By Andy Sullivan
WASHINGTON (Reuters) - One part of the Obama administration's technically flawed HealthCare.gov website is actually working as promised. Unfortunately, the company that built it does not intend to seek more government business.
Working out of a garage a few blocks north of the White House, a 12-person software shop called Development Seed built a customer interface praised for its elegance and stability, a bright spot in the rollout of a website that has been an embarrassment for President Barack Obama.
By Lisa Baertlein and P.J. Huffstutter
DALLAS (Reuters) - For more than a century, ranchers and their kids have paraded cattle around the dusty show ring at the State Fair of Texas in Dallas, in a rite of passage that is part farm economics, part rural theater.
Today, with U.S.
By Angus McDowall
RIYADH (Reuters) - When Saudi Arabia's veteran foreign minister, Prince Saud al-Faisal, made no annual address to the United Nations General Assembly last week for the first time ever, his unspoken message could hardly have been louder.
For most countries, refusing to give a scheduled speech would count as little more than a diplomatic slap on the wrist, but for staid Saudi Arabia, which prefers back-room politicking to the public arena, it was uncharacteristically forthright.
Engaged in what they see as a life-and-death struggle for the future of the Middle East with arch-rival Iran, Saudi rulers are furious that the international body has taken no action over Syria, where they and Tehran back opposing sides.
By Khaled Yacoub Oweis
AMMAN (Reuters) - Alarmed by the rise of al Qaeda in Syria, Saudi Arabia is trying to strengthen rival Islamists with ties to Riyadh and this week helped engineer a consolidation of rebel groups around Damascus under a Saudi-backed leader.
That might bolster the opposition militarily as President Bashar al-Assad's forces have been pushing back, but it also underlines al Qaeda's expansion in Syria - and the proliferation of splits among Assad's enemies, just as world powers are trying to corral them into talks with his government.
Rebel and diplomatic sources said it was Saudi Arabia which nudged rebel brigades operating in and around Damascus to announce this week that they have united under a single command comprising 50 groups and numbering some thousands of fighters.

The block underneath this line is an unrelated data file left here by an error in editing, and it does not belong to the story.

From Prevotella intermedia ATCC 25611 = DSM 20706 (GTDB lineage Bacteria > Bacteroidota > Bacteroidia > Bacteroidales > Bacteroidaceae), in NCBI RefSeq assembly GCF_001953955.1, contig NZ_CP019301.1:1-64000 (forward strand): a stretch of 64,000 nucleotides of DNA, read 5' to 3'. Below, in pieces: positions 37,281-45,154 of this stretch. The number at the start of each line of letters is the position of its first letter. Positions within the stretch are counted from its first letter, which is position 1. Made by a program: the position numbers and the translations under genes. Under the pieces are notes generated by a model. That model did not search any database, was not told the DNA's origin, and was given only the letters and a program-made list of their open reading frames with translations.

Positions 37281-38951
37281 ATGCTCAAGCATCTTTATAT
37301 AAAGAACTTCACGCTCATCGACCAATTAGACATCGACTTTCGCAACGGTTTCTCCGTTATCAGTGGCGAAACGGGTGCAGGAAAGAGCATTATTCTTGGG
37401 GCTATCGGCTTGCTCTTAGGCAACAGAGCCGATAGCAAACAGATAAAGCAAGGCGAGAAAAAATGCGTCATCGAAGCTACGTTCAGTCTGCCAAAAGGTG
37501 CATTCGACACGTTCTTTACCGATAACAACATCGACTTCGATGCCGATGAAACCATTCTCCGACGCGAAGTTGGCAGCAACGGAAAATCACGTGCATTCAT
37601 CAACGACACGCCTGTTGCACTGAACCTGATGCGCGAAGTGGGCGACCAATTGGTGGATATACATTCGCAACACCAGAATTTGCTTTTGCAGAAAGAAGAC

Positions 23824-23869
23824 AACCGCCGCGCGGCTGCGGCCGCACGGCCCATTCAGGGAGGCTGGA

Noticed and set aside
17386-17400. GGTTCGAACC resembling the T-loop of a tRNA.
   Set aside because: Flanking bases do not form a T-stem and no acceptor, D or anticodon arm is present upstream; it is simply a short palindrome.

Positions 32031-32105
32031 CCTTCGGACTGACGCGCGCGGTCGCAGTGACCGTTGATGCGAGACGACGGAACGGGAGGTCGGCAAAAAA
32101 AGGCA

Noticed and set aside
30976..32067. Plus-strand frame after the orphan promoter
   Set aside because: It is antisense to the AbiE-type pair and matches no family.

By Samia Nakhoul
BEIRUT (Reuters) - Bashar al-Assad, who only a month ago faced the likelihood of U.S. missile strikes that could have tipped the balance of Syria's war against him, has won a reprieve.
His supporters, political sources in Damascus say, are jubilant, convinced the threat of regime change has lifted and that the Assads can face down opponents they consider weak - U.S. President Barack Obama and France's President Francois Hollande among them - just as they saw off their predecessors.
"I think they feel that they can live this out and wait for leaders like Hollande and Obama to leave office, just as they did with Jacques Chirac and George W.
By Marcus George
DUBAI (Reuters) - An Iranian war veteran fell into a coma in a Tehran hospital last week after suffering respiratory failure, his lungs ravaged by mustard gas during the Iran-Iraq war 30 years ago.
Hadi Kazemnejad is one of up to 1,000,000 Iranians who were exposed to chemical weapons by Saddam Hussein's Iraq, officials say. Between 10,000 and 20,000 people were killed and 100,000 of those who survived have developed illnesses, often chronic.
Cases like Kazemnejad's point to the long-term damage of chemical warfare and also help explain Iran's nuanced reaction to allegations regional ally Syrian President Bashar al-Assad used such weapons against his own people.